Imagine building an underwater robot at camp. That’s what pre-engineering students at Grand Haven High School (GHHS) did over the summer with the help of Shape Corp., a Grand Haven (Mich.) manufacturing company that is in its second full year of partnering with GHHS in the SME Education Foundation PRIME (Partnership Response In Manufacturing Education) program.
“I wanted to come up with an interesting, engaging activity that would be challenging to kids,” said Jeremy Case, technical education teacher at GHHS, which is located in a beach town on the eastern shore of Lake Michigan. “I wanted them to be able to create something, and walk through the critical thinking and problem-solving, and underwater robotics seemed to be a really cool fit. But I think the best part was, I had two gentlemen from Shape who were here every single day working with the kids.
“So as these kids were learning about this technical area, they were learning how to work in a team and move a project forward, and use the engineering design process to create a product that will compete and do a number of different things. And it was fun. It was a classic D-I-Y, underwater robotic build with PVC pipe.”
Last year, Shape Corp. provided students with a tour of its facility, and also participated in a Q&A session where students found out about the variety of jobs that are available at Shape. This school year, the company is offering second-level PRIME students the opportunity to participate in an all-day engagement activity that will team them with Shape personnel as they work through a business problem, come up with solutions, and then test those solutions on-site with Shape engineers and manufacturers.
In the meantime, the GHHS PRIME program’s 40 second-level students are working on design for manufacturing (DFM) strategies, creating 3D-printed connectors to make whatever they want to make.
At the same time, the program’s 60 first-level students are learning about solid modeling, including what is involved in designing a part — in this case, a simple 3D-printed bag tag. “It's amazing when you see kids’ eyes light up because they're seeing their design take shape and real form, and that is so fun to see for the first time for these kids,” said Case.
Hayden Clark, a GHHS senior in pre-engineering, learned more than just technical skills from one of his class projects — an extreme redesign project that involved drawing, modeling and communicating with other students to redesign a product. “Communication is so important, especially in an engineering environment,” he said. “Engineers need to be able to express ideas that they have to other people. They also need to work together to solve the many problems people have today.”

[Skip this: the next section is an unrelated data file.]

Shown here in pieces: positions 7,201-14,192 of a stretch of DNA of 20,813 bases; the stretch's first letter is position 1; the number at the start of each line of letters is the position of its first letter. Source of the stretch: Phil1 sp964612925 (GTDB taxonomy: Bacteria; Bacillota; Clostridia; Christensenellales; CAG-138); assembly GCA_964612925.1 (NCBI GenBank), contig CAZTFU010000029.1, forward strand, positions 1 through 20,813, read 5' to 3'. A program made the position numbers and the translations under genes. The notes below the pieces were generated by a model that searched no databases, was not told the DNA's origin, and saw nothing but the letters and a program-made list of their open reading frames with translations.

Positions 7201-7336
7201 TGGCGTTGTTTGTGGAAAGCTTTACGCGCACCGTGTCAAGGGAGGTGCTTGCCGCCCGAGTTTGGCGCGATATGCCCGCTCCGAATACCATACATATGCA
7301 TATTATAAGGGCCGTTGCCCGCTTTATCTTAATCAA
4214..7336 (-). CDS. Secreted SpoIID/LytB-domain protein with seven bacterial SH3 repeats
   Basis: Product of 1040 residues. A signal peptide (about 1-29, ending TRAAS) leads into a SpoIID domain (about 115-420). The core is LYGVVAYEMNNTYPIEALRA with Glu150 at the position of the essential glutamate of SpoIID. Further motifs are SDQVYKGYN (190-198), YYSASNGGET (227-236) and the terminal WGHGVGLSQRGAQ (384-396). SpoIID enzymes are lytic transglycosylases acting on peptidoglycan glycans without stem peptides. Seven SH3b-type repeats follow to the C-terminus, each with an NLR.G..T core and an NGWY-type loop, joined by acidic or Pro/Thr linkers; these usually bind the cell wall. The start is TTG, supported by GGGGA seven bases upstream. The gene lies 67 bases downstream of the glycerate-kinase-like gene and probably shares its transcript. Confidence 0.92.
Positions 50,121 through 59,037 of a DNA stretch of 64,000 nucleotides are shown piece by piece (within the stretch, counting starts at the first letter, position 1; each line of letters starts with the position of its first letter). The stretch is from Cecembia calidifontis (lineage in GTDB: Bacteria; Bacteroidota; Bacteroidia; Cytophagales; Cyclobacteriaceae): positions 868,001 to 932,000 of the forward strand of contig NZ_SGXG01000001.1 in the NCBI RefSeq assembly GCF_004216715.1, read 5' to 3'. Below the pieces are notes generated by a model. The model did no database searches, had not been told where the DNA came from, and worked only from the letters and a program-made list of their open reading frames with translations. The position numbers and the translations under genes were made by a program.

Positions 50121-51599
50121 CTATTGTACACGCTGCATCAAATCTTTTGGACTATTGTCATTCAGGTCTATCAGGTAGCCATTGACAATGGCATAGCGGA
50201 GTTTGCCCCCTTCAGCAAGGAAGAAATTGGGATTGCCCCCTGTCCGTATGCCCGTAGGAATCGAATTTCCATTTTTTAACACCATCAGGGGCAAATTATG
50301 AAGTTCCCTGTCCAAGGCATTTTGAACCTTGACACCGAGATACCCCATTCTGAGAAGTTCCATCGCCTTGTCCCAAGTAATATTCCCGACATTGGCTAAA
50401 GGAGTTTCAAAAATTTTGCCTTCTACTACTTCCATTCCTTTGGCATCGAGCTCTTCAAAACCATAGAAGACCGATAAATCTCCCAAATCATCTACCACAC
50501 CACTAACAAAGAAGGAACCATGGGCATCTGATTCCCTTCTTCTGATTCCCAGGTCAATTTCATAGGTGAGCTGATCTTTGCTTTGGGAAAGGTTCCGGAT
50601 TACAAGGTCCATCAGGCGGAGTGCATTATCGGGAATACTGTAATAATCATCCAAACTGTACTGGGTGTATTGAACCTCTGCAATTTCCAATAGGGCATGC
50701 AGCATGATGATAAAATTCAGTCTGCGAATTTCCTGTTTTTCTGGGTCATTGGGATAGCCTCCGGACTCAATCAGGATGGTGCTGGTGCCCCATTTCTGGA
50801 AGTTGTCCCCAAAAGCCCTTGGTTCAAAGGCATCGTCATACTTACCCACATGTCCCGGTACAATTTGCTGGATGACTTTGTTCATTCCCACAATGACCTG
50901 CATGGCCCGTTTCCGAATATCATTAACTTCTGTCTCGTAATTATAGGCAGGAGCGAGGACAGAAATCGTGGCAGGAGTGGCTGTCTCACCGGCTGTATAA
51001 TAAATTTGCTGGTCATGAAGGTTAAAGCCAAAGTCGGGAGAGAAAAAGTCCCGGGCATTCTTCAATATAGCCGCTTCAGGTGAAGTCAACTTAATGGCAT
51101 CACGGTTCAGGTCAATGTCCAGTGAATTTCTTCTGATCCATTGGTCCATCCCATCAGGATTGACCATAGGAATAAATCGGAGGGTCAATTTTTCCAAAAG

Regarding the GHHS PRIME program, Hayden says, “I like the exposure that we get to the engineering and manufacturing environment. A lot of students, including me, didn’t actually know what an engineering career was. In these classes, we learned the processes and mentality behind engineering. We got to go through some of these processes as well.”
Hayden’s experience with PRIME has been so positive that he is looking into studying aerospace engineering at the University of Michigan, Western Michigan or Purdue. “I like the mechatronics aspect of aerospace, and I want to solve those types of problems in aeronautical and astronautical environments,” he said.
Case, the technical education teacher, said other GHHS students are also getting a wealth of experience through the PRIME program. “We have a number of 3D printers in the classroom and we have some different tools that are at our disposal, whether they be inspection tools or precision measurement tools that we use on a regular basis. Eventually, as we get into mechatronics and robotics to be able to bridge the mechanical with the electrical, it’s going to be huge."
In addition to the current PRIME partnership with Shape Corp., Case said he sees future opportunities to partner with other local businesses. “The beauty of what we're doing here at Grand Haven High School is really this pre-engineering program that gets into design, solid modeling, additive manufacturing, design for manufacturing and critical thinking. When you look at that skill set, you can reach a large number of businesses here in town."
And the best thing is, both the students and the businesses stand to benefit — the students with eventual jobs, and the manufacturers with trained workers ready to fill those jobs.